A surge in phony diplomas, myth of the moderate Dem and other commentary



NY schools watch: A Surge in Phony Diplomas

“The New York State Board of Regents lowered the threshold to pass Regents examinations from a 65 to a 50 in order to ‘satisfy diploma requirements’ for the academic years disrupted by the pandemic,” notes Empire Center’s Emily D’Vertola. One math teacher “found that a student could choose C for every answer and still pass the Algebra I exam.” Remarkably, “a student could leave the entire multiple-choice section blank and still pass the ELA exam” because the written section — scored by teachers — “is worth enough points on its own.” New guidelines give school-based appeals committees “greater flexibility in determining whether a student with a low Regents exam score is eligible to graduate.” A student can file an “appeal to receive a diploma with a 50 scaled score on their Regents exam — even if they are failing the course.” Of course, the required remediation is “left to the school’s discretion.”

Ed beat: Randi Weingarten Is Bad for Kids

“The National Assessment of Educational Progress . . . was just released and the kids are not all right,” mourns Nicole Saphier at Fox News. “The average fourth-grade math score decreased to its lowest level since 2005” while “the average eighth-grade math score hit its lowest level since 2003.” This “is a direct result of school closures and remote learning during the pandemic” — policies that American Federation of Teachers prez Randi Weingarten “fought to keep” in place. Indeed, “prior to the 2020-2021 school year, Weingarten threatened a strike . . . if school districts decided to reopen.” “Meanwhile, Weingarten continues her gaslighting by portraying herself as a children’s activist. In reality, she has been advocating against them.”

Woke desk: DEI ‘Loyalty Oaths’ Wreck Academia

“Defenders of DEI statements” in the academy “often ask how such a practice can be problematic,” observes Tim Shampling at City Journal — “what kind of person would not support” diversity, equity and inclusion? But their “apologists” emphasize their “generality and lack of clear content . . . even at the cost of making them seem pointless and wasteful.” Why? Vague “statements are less susceptible to the challenge that they constitute ‘thinly veiled ideological litmus tests.’ ” It’s reminiscent of “the religious tests that limited Oxford and Cambridge to Anglicans until the second half of the nineteenth century.” Indeed, “the truth is that DEI statements subvert the ideal of impartial evaluation of scholarly achievement and skirt nondiscrimination law in order to limit academic hiring and promotion.”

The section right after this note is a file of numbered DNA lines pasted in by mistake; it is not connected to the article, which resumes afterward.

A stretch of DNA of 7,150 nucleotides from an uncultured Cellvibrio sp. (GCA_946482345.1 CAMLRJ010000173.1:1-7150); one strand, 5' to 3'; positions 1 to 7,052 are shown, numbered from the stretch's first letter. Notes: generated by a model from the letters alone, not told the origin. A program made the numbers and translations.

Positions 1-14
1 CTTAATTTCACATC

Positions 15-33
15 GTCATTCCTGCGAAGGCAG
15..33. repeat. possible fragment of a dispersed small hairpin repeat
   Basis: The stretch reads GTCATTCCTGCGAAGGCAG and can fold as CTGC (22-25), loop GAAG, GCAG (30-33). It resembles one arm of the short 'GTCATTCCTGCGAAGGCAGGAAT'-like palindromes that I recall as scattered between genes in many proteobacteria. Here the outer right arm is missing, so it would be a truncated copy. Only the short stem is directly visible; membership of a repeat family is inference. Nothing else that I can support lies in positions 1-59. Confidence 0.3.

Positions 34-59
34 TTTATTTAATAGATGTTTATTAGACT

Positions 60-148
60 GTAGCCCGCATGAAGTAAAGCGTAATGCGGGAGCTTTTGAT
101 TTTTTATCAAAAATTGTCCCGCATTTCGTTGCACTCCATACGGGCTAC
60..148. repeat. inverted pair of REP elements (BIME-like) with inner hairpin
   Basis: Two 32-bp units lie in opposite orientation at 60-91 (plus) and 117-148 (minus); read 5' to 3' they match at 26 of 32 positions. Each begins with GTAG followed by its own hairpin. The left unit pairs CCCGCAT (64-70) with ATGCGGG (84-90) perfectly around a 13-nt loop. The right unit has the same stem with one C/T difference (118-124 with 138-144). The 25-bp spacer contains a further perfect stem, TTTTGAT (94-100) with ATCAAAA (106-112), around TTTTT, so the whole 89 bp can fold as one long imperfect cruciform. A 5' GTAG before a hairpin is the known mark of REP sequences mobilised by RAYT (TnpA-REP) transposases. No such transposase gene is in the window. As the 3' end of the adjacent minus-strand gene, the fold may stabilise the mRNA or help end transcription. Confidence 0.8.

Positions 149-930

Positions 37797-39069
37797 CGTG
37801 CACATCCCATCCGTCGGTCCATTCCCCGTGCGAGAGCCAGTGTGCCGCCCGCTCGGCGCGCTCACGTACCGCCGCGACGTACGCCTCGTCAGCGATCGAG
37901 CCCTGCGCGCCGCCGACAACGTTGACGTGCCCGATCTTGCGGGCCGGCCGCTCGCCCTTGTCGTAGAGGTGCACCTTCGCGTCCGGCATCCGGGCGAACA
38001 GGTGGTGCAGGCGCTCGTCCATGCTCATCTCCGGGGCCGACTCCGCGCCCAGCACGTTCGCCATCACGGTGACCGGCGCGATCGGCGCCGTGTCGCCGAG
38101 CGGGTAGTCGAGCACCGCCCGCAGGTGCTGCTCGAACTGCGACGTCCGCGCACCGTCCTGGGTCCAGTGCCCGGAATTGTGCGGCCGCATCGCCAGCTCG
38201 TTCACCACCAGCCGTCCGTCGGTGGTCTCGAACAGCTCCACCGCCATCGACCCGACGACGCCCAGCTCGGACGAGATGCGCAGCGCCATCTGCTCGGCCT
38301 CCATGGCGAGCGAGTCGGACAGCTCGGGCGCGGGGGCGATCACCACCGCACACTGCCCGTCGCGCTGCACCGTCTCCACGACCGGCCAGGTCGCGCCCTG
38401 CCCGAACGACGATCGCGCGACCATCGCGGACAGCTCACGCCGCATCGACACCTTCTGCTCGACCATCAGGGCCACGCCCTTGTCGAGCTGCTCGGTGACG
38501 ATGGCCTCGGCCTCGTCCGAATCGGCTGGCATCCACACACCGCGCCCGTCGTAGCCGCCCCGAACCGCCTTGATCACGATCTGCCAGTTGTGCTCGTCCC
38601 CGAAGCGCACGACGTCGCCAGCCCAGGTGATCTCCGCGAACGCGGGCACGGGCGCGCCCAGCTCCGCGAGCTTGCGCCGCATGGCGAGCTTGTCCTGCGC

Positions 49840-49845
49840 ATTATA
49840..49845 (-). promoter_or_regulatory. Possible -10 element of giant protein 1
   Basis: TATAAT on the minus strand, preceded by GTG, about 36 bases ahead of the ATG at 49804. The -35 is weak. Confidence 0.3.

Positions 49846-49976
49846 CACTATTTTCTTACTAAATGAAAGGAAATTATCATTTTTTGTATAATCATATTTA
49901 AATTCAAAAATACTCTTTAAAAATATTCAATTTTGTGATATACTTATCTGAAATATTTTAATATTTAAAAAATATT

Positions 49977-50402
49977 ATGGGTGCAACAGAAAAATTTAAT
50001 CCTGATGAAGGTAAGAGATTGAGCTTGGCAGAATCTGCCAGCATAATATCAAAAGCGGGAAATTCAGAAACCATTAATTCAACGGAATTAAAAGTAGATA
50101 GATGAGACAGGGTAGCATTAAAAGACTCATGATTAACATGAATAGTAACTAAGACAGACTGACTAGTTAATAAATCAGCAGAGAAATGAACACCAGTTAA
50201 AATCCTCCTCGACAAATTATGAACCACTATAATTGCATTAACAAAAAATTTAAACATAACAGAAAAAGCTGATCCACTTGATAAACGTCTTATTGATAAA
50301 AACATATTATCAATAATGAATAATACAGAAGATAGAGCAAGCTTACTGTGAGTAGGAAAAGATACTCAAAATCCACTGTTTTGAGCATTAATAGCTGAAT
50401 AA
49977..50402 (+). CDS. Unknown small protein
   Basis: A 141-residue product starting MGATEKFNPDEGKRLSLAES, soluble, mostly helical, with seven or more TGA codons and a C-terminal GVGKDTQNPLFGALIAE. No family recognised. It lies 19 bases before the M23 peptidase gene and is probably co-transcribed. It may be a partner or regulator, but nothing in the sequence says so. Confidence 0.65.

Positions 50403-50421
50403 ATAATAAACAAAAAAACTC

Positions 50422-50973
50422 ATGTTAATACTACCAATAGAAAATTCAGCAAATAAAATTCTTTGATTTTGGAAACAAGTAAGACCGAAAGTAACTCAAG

Conservative: Myth of the Moderate Dem

“Like the elusive yeti of the Himalayas, there are plenty of claimed sightings” of moderate Democrats but “little in the way of hard evidence,” laments The Wall Street Journal’s William McGurn. “The one exciting the most attention” now: Rep. Tim Ryan, running for Ohio’s Senate seat against Trump-backed J.D. Vance. Ryan calls it a choice between a moderate and an extremist, claiming he’s taken on his party throughout his career. Yet “when it comes to actual votes,” McGurn notes, Ryan “hasn’t done much bucking,” having voted with Pelosi and President Biden 100% of the time. Likewise for “moderates” like Sens. Joe Manchin and Kyrsten Sinema. “In the end, if the party needs their votes, they cave.”

Libertarian: Partial Win for the Bikini Baristas

A federal court finally struck down the 2017 Everett, Wash., law “prohibiting quick service food and drink peddlers from showing off certain body parts, including their stomachs, backs below the shoulder blades, and ‘top three inches of the legs below the buttocks,’ ” cheers Reason’s Elizabeth Nolan Brown: “The judge ruled that by targeting women’s attire, the dress code violates the Equal Protection Clause of the U.S. Constitution.” But other parts of the effort to crack down on popular “drive-up shacks featuring ‘bikini baristas’ ” stand, including measures that target exposing female but not male breasts.

— Compiled by The Post Editorial Board



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